Swept to Nowhere: Experiences and Recommendations from Unhoused People During the COVID-19 Pandemic
By Denver Homeless Out Loud with contributions and support from a team of community members and surveys of 150 unhoused Denver residents
This report covers the findings of the recent survey conducted by Denver Homeless Out Loud (DHOL) to gather the experiences and input of people without housing who are directly affected by the sweeps in Denver, Colorado. The findings from this survey of 150 people give us a critical foundation for understanding how sweeps are being conducted on the Denver streets and what changes should be implemented. The survey was conducted by DHOL members and volunteers from April 2020 to August 2020. Surveyors were carefully trained to stay unbiased in asking the survey questions.
- Out of the 150 completed surveys, 89.3% reported “Yes” to having experienced a sweep or the city taking property away.
- Of the 89.3% of respondents who reported having this experience at least once (sweeps or property seizure by the city), the number of times they had experienced it in the past 6 months ranged from 1-10+ times, with the median response of 3.5 times.
- Less than one-third (29.3%) of respondents reported seeing notice of the sweep posted before it occurred.
- Respondents were asked which of the following types of places they have moved to due to a sweep:
- Another block nearby (69%)
- The river (34%)
- Squatting in a building (27%)
- A far-off outside location (25%)
- An outdoor area that was private property subject to trespass charges (25%)
- A location that was already posted for a sweep (23%)
- Other (22%)
- When forced to move after a sweep, the majority (54.5%) of people were never able to find a legal place to stay.
- Only 31 respondents reported ever moving to shelter, hotel, staying with a friend, or housing following a sweep. Less than 5% of respondents reported moving to housing.
- 70.4% of respondents reported that they eventually returned to a location from which they had been previously swept.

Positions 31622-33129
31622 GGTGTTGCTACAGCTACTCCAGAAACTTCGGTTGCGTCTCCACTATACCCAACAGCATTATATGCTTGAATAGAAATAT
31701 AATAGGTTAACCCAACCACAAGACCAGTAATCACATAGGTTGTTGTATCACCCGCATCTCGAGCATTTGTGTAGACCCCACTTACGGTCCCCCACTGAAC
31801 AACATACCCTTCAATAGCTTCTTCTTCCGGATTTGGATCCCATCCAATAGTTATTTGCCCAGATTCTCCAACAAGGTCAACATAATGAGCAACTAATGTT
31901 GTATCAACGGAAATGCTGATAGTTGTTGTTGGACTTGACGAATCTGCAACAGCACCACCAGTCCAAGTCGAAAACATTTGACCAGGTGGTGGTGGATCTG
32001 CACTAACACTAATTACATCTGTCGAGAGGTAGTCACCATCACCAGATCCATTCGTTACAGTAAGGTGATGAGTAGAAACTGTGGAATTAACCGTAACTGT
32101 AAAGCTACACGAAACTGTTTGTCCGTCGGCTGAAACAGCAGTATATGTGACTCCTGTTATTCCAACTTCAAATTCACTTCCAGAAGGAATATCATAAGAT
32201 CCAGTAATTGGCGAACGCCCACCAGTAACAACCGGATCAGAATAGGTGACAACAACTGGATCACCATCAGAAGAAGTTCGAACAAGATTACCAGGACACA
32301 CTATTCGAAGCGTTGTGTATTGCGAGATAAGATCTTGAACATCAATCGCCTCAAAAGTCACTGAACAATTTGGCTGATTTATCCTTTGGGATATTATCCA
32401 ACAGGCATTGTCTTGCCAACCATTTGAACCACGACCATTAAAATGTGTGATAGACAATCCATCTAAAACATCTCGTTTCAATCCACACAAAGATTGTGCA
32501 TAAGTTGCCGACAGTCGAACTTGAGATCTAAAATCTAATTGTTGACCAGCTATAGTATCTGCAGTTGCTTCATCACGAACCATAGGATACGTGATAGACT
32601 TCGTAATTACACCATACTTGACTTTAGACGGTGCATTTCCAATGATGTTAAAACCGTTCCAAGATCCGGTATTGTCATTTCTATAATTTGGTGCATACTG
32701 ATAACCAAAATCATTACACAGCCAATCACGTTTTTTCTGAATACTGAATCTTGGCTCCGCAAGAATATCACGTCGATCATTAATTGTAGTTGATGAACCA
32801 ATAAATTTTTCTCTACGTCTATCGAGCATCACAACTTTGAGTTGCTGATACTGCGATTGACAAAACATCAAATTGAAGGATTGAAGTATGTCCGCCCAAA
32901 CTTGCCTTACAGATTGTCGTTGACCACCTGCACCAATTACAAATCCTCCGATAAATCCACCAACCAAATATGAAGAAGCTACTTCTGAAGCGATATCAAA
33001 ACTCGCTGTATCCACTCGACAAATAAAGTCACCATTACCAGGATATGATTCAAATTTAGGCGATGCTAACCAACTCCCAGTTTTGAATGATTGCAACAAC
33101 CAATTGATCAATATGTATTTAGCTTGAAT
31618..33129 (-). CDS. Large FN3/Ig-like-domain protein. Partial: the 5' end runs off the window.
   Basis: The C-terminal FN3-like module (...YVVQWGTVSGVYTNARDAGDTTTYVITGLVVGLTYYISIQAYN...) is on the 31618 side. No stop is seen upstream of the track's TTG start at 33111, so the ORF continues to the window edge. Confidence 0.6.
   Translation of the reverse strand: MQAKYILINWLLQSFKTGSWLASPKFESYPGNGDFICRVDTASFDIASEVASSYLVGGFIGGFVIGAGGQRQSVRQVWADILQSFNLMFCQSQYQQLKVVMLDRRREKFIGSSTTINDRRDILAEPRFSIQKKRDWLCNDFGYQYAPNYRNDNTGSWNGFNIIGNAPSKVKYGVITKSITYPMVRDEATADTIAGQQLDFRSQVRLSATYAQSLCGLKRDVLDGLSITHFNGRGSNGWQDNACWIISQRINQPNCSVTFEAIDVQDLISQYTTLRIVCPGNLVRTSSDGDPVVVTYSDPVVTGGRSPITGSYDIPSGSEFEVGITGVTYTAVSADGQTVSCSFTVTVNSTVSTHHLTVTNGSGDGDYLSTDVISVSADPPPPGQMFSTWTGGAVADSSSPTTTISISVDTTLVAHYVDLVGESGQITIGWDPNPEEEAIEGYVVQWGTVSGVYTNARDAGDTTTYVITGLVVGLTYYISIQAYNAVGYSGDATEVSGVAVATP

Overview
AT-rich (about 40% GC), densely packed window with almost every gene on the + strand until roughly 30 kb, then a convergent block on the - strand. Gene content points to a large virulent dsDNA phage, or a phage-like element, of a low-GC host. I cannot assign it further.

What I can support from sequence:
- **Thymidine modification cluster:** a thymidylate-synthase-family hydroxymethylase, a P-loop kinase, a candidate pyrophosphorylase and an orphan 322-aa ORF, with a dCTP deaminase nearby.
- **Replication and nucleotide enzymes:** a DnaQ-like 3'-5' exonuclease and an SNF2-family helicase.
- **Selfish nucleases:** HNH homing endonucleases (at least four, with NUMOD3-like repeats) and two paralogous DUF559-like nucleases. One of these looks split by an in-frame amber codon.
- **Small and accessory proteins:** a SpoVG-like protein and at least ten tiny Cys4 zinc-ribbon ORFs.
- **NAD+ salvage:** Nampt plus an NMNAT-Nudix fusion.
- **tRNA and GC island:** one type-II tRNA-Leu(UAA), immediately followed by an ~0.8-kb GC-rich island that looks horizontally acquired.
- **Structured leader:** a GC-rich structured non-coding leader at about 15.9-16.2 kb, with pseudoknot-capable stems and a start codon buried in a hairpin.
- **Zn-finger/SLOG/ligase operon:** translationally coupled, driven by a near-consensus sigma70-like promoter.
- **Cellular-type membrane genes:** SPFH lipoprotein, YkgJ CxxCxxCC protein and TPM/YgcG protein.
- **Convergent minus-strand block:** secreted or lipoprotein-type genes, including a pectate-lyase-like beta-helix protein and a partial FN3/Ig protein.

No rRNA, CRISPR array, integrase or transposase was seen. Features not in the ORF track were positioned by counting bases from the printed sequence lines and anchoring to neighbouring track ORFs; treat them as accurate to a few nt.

- 72.6% of respondents reported having property taken in a sweep.
- 29% of respondents reported having all or most belongings taken during a sweep.
- 71% of respondents indicated that they did not know where the storage building was, or how to find out where belongings were taken after a sweep to recover their lost property.
- Less than one-fifth (19.7%) of respondents had gone to city storage. Of those who went, only 19% were able to recover their property from the storage facility.
- When asked how the city should change their policies, 83.6% of respondents requested that the city de-emphasize sweeps altogether, to focus on finding better housing options.
- The large majority of respondents indicated that living in a house was their first choice, a tent was their second choice, and shelter was their third choice.
These findings indicate that sweeps do not connect people with housing or ‘services’. They show that people are mostly moving from block to block, are not seeing the notices, are losing valuable property in the process, and are not getting that property back. We include 16 recommendations based on these findings, but they can be boiled down to the following:
- Stop the sweeps
- Provide regular trash services and personal hygiene resources
- Work to create housing instead of sweeps
The full report details other improvements that can be made to the process to move towards actual effective cleaning instead of sweeping human beings from block to block.
Contact: Denver Homeless Out Loud